## A0.1 = {1, 2,3, 4,5} . A0.4 = {2,3,5} . A0.8 = {2,3} . A1 = {3} .

By representation thm.:

A =

A =
A

{ 0 .1, 0 .4 , 0 .8 ,1 ]

= 0 .1 A 0 .1 + 0 .4 A 0 .4 + 0 .8 A 0 .8 + 1 A1
= 0 .1 (1 1 + 1 2 + 1 3 + 1 4 + 1 5 )
+ 0 .4 (1 2 + 1 3 + 1 5 )
+ 0 .8 (1 2 + 1 3 )
+ 1 (1 3 )

= 0 .1 1 + 0 .8 2 + 1 3 + 0 .1 4 + 0 .4 5 .

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Convex set:

A set S is convex if x1 , x 2 S . R
the point x 1 + (1 ) x 2 S
e.g. :

x1

x1

x2

x2

convex

nonconvex

## Convex fuzzy set:

if the -cuts of a fuzzy set are convex for all ( 0,1] then the fuzzy
set is convex.
e.g. :
1
2

A1
A2

## nonconvex fuzzy set.

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Thm: A fuzzy set A on R is convex iff

A ( x1 + (1 ) x2 ) min A ( x1 ) , A ( x2 )
for all x1 , x2 R, [ 0,1] .
A

x1

x2

x1

x2

## nonconvex fuzzy set

Pf:
(1)

let = A ( x1 ) A ( x2 ) . then x1 , x2 A .
by the convexity of

A. x1 + (1 ) x2 A . [ 0,1]

A ( x1 + (1 ) x2 ) = A ( x1 ) = min A ( x1 ) , A ( x2 )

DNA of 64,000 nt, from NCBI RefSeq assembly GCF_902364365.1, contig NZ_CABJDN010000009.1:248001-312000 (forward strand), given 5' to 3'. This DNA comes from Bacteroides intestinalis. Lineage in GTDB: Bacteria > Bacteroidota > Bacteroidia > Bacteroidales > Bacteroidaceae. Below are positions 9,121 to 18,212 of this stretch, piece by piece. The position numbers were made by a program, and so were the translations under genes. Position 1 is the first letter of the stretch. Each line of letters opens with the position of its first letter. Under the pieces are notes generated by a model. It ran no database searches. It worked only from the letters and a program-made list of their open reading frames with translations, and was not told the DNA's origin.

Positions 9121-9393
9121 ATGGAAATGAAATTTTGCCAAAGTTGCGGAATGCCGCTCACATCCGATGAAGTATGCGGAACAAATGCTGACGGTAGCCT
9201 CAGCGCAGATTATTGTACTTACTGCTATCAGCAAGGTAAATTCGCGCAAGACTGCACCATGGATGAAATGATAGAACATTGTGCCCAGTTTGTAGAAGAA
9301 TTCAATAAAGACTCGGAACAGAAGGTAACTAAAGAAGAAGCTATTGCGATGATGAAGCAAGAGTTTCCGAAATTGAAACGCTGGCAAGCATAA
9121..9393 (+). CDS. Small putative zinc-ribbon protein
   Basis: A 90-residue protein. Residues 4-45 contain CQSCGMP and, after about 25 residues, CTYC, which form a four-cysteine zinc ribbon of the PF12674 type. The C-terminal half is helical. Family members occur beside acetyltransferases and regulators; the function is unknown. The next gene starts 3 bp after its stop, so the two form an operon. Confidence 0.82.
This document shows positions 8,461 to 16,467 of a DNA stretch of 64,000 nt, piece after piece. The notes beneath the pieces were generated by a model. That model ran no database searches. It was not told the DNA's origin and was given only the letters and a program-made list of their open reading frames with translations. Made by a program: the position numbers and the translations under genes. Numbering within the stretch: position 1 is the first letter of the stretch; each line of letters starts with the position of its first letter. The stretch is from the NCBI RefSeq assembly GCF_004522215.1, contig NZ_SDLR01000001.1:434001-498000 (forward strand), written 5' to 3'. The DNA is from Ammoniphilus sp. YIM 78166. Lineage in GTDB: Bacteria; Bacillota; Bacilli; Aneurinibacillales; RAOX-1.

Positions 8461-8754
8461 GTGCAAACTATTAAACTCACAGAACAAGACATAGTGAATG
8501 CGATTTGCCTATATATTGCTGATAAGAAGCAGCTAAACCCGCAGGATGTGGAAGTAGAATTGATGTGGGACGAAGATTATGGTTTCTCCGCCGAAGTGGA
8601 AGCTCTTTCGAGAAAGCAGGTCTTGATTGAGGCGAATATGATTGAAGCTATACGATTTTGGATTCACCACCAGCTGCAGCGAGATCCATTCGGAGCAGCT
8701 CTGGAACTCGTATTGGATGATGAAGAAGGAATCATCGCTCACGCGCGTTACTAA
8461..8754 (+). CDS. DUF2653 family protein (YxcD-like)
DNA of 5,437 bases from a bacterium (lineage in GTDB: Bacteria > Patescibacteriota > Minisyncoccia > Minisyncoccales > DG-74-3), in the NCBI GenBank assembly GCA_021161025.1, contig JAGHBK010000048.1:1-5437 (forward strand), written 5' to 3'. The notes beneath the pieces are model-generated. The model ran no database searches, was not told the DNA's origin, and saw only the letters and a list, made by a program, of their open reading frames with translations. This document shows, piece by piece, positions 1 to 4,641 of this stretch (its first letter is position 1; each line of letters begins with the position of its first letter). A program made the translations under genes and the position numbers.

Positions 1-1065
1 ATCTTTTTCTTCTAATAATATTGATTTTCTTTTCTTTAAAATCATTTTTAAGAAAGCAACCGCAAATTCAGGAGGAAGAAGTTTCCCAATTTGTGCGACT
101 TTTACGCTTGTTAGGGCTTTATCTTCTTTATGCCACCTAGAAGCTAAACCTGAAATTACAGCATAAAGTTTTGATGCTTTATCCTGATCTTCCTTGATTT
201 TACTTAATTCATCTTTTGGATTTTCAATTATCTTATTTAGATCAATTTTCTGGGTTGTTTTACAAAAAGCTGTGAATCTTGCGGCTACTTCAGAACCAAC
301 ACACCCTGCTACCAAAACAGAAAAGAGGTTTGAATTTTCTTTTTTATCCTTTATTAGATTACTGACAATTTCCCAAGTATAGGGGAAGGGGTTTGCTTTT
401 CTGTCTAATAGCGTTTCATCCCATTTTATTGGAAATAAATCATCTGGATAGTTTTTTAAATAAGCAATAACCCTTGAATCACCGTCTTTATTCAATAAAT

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(2)
Here , we need to prove that ( 0,1] , A is convex.

x1 , x 2 A i.e. A ( x1 ) , A ( x 2 ) . [ 0,1] .

## we have A ( x1 + (1 ) x 2 ) min A ( x1 ) , A ( x 2 ) min ( , ) =

x1 + (1 ) x 2 A
A is convex ( 0,1]
A is convex

Remark:
(1) Convex function:
A function f defined on a convex set S is said to be convex
if, x1 , x2 S , [ 0,1] , there holds

f ( x1 + (1 ) x2 ) f ( x1 ) + (1 ) f ( x2 ) .

(2) The convexity of a fuzzy set does not mean that the
membership function of a convex fuzzy set is a convex function.

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e.g. :

x1

x2

x1

## Convex fuzzy set,

nonconvex function

x2

convex function

Fuzzy number:

## A convex and normal fuzzy set defined on R whose membership

function is piecewise continuous or, equivalently, each -cut is a
closed interval, is called a fuzzy number.
e.g. Triangular membership function.
A ( x)

xm

1 + a ,

m x

,
A ( x ; m , a , b ) = 1 +
b

0,

m a x m

m x m +b
o th e rw ise

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~Trapezoid membership function
0,
m+a x

m x
, m x x+a
A (x; a, m ) = 1 +
a

1,
otherwise

## ~ Gaussian membership function

xm 2
A ( x; m, ) = exp{(
)}

0
m

m+a

exp(1)
0
m

m +

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Cardinality:

A =

~ fuzzy set:

x U

A ( x ).

## ~ The relative cardinality of A is

A

rel

A
U

, where U is finite.

## ~ When a fuzzy set A has a finite support, its cardinality can be